This review isn't viable unless you have inside connections... the E4200 won't be released until May 1st, 2011. Maybe you were talking about the E3000 or the E2500?
In reply to an earlier post on Apr 14, 2011 8:11:29 AM PDT
smart shopper says:
Melissa, if you did your research, you would have known that BestBuy has been carrying the E4200 since late January. They have an agreement with the manufacturer to carry their products earlier than other retailers. Amazon was not selling it back then.
In reply to an earlier post on Apr 15, 2011 4:06:03 PM PDT
T. Zheng says:
I can verify this.
I bought the E4200 from Best Buy when it was first released a month or two ago.
Horrible signal just like smart shopper.
Did a graph on the signal strength.
red line is my old WRT54GS while the white/grey lines are the E4200.
Stay away from E4200.
I'm actually going to try out this ASUS very soon.
Posted on May 3, 2011 12:48:17 PM PDT
R. Greenwald says:
Purchased the ASUS RT-N56U yesterday (2 day shipping with prime is so nice... so it'll be in tmw) after nearly a week of deciphering information, reviews, charts, and comparisons. It'll be replacing my Linksys WRT330N, which had a shaky history (dropouts, some slow downs, lots of tinkering, and finally a crippling (due to linksys' own site firmware of all things) which caused it to become unusable as a wireless router... thanks linksys).
The 3 contenders being:
The ASUS RT-N56U
the Linksys E4200 (...eww Linksys *shudder*)
and the Netgear WNDR4000. (impressive but missing printer/storage usb capabilities)
Will post a review when it shows. As a side note... My only real concern is the integration of IPv6 in the (relatively near?) future. As far as I can tell, this router does not (and possibly will not?) support IPv6. Anyone feel it's a justifiable concern?
In reply to an earlier post on May 3, 2011 4:48:47 PM PDT
Yes, I think it's definitely a concern if you need IPv6 support. I'm taking the stance that this router is "good enough" for now, replacing my crappy WRT-610n (also had many disconnects over the years). It was a great buy for me, but I understand it's a temporary purchase. I'll probably upgrade in a handful of years when IPv6 is more standard and fleshed out. But for now, this router is fast and will do just fine.
In reply to an earlier post on May 5, 2011 7:10:35 AM PDT
R. Greenwald says:
I agree B. Kiser. To quote you, "if you need IPv6 support" sticks out to me. I personally am in no rush to switch to new hardware if this will do the job (and so far it is) that I'm looking for. As soon as I see an IPv6 exclusive site that I'm dying to have, I may take another look at the WNDR4000 or other such router that will be mandatory to have it's support by then.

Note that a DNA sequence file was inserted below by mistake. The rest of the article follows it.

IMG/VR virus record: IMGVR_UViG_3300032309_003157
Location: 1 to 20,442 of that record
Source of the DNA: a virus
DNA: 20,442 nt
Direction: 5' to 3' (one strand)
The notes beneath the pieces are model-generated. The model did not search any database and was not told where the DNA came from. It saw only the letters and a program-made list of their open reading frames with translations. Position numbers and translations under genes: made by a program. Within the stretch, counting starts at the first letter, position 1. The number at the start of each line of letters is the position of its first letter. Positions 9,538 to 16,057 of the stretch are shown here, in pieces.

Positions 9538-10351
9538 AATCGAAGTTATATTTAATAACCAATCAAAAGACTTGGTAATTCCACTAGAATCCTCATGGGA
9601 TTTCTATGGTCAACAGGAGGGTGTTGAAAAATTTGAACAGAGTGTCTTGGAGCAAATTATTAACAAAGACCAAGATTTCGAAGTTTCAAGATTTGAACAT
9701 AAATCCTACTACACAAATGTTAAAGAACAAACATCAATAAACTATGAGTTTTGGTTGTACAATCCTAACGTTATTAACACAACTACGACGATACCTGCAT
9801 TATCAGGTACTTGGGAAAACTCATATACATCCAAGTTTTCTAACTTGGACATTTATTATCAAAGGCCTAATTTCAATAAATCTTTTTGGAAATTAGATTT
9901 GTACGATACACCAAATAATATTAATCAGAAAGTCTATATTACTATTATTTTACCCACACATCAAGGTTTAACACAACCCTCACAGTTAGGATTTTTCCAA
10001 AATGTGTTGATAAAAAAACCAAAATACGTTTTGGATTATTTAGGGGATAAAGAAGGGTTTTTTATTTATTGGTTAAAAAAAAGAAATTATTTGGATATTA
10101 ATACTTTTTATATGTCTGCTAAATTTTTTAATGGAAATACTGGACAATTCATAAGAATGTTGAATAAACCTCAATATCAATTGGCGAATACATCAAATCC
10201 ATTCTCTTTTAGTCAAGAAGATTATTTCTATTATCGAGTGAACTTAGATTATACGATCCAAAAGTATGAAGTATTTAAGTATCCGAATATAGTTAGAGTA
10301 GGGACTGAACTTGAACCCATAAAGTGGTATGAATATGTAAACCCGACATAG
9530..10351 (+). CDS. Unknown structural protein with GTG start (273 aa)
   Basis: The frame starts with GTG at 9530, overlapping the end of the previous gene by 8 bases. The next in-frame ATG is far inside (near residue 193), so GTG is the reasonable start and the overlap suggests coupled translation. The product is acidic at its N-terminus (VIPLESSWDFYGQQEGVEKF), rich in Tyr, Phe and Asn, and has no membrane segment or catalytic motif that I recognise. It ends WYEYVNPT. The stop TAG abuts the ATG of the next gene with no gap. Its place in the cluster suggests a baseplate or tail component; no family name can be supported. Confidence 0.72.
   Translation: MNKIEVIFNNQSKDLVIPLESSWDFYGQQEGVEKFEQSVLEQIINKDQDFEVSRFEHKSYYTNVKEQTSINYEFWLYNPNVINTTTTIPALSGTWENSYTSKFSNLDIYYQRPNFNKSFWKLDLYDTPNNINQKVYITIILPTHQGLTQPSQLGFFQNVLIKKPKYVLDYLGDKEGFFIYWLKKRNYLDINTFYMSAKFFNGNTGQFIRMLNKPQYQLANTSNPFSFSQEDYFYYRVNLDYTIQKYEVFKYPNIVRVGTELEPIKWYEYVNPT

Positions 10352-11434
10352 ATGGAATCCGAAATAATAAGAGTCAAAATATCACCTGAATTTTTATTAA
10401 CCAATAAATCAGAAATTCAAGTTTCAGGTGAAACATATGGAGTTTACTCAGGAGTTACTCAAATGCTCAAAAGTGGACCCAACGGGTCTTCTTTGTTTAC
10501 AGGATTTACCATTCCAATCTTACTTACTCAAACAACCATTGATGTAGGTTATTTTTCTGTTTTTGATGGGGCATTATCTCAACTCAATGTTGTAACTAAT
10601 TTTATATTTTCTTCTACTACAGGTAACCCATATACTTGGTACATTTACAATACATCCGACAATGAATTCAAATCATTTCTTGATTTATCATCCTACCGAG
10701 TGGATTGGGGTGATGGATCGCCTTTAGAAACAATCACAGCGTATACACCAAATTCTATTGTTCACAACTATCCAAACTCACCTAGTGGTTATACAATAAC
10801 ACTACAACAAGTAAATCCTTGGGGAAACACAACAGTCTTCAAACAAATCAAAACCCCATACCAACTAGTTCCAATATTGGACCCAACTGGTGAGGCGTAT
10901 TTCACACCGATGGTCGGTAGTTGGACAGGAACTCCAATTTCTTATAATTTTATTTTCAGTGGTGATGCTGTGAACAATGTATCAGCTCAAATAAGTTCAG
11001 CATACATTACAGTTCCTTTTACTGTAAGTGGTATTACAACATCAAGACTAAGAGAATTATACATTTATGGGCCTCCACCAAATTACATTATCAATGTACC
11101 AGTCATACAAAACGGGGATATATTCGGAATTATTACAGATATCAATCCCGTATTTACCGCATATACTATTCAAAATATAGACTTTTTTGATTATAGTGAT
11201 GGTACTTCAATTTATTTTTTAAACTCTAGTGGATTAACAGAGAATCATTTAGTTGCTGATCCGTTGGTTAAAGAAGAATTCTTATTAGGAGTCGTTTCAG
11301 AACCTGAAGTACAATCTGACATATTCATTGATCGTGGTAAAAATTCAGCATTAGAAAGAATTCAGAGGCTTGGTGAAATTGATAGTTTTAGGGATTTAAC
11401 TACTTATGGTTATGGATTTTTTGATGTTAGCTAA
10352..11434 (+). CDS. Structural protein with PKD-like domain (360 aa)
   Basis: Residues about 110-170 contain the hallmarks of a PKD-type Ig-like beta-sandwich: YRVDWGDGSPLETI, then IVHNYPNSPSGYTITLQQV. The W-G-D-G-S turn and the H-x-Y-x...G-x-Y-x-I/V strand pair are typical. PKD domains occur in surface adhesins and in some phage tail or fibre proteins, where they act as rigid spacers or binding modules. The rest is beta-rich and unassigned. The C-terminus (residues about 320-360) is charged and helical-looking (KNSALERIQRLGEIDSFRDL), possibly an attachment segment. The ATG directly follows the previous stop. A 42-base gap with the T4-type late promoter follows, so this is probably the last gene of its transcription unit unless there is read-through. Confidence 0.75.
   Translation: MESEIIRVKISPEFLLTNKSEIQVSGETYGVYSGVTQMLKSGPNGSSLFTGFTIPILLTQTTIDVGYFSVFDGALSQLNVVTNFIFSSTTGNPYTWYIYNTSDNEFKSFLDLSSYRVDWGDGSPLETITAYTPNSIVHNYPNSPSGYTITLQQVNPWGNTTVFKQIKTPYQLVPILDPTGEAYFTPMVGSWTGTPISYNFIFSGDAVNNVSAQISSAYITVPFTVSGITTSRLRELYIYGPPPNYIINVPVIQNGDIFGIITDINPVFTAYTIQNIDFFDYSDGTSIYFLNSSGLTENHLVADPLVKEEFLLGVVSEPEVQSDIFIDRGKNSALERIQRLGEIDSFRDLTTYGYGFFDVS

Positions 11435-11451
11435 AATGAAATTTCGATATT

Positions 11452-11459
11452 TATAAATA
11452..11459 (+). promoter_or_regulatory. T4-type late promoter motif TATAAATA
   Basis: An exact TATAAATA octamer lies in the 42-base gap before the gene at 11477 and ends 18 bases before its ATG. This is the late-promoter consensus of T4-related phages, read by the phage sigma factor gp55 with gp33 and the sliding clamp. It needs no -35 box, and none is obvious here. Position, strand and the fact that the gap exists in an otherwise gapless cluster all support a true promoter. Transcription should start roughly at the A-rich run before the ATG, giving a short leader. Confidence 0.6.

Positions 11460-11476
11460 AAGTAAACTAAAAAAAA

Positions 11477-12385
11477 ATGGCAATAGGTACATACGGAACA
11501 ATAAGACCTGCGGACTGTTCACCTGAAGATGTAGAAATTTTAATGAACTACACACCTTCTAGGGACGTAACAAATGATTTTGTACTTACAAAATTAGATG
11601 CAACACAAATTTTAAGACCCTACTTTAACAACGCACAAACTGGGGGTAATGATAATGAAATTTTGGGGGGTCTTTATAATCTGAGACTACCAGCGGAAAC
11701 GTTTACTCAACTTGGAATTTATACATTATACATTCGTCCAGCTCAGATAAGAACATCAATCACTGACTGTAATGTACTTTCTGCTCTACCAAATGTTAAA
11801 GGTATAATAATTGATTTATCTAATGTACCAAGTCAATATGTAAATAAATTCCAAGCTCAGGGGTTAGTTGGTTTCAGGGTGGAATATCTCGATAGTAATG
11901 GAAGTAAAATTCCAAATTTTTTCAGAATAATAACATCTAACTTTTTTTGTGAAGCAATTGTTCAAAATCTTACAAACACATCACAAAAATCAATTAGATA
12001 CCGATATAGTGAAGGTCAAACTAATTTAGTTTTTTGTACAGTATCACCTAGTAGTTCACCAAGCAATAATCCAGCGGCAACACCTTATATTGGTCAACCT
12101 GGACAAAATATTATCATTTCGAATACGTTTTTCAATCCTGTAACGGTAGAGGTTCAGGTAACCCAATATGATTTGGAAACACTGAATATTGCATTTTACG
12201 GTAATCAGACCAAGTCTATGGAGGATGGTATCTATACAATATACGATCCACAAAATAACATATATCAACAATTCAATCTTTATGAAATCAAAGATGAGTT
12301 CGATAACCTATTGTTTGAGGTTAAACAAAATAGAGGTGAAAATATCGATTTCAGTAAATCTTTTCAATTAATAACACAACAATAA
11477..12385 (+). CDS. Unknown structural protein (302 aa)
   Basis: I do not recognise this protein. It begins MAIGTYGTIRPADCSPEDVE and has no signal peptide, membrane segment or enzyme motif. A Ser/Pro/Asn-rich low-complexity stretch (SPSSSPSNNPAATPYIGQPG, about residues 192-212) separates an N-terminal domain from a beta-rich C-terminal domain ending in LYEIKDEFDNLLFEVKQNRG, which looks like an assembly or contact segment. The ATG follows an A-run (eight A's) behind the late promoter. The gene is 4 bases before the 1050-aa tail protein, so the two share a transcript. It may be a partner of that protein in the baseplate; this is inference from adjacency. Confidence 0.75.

I'm taking the stance that for $120, I want a solid (mid/high range of signal), fast (this puppy is flying), stable (little to no dropouts/slow downs/disconnects)... that will last me until IPv6 becomes a major concern (the trouble with this is there's no telling if it'll be 6 months or 6 years until it becomes this way).
For a preliminary review, as I have had this router running for approximately 17 hours:
-Setup was easy enough (for a moderate techie): plug it in, run some software, fine tweak in 192.168.1.1, game on (about 10 minutes to complete)
-Plug and print USB feature worked nearly flawlessly (plugged in my ancient HP 7960 series, ran the utility on the cd, and boom: wireless printing.... note: must run the utility on any wireless device that wishes to have Wireless Printing capabilities (not just a 1 time thing as far as I could tell, and I connected via ethernet during the process, but unsure if it's necessary))
- Speed (clocked in at speakeasy as 24 down/4 up) wirelessly - the max my wireless has ever given me.
- Aesthetically pleasing.... shiny :)
- Handling a moderate amount of devices very well: 2 Phones, 2 Laptops, 2 Gaming Consoles
- Upright design (though may be counted as a pro for heat dissipation/air flow) makes it look like it could topple over if someone pulled to hard on a cable that's connected to it
- Had 1 minor hiccup when trying to visit a website that's appeared only once thus far. Lasted through 1 refresh, then it magically disappeared. Error stated: "you have set the wrong dynamic or static IP address for your RT-N56U" (while I did not change/play with/etc the IP settings in any way)... wondering if this was a 1 time thing or if it'll return
Other (some things that haven't been looked at):
- Yet to test USB wireless storage capabilities
- Yet to test dual band utilization (currently on 5 Ghz, but will test when I install my Intel 6300 card (if the adapter ever gets here from Germany :P)
- Yet to test range capabilities (as I only live in a 800 square foot 1 bedroom apt)
- Yet to test wired capabilities (honestly this is the one I hear so much about with this router too)
- Stability (honestly cannot give it a gold star yet, because I simply need more time to push it to its fullest and see how it reacts)
More to come!
In reply to an earlier post on May 5, 2011 8:05:00 PM PDT
Any recommendations on a good network adapter for desktop to fully utilize the speed of the Asus?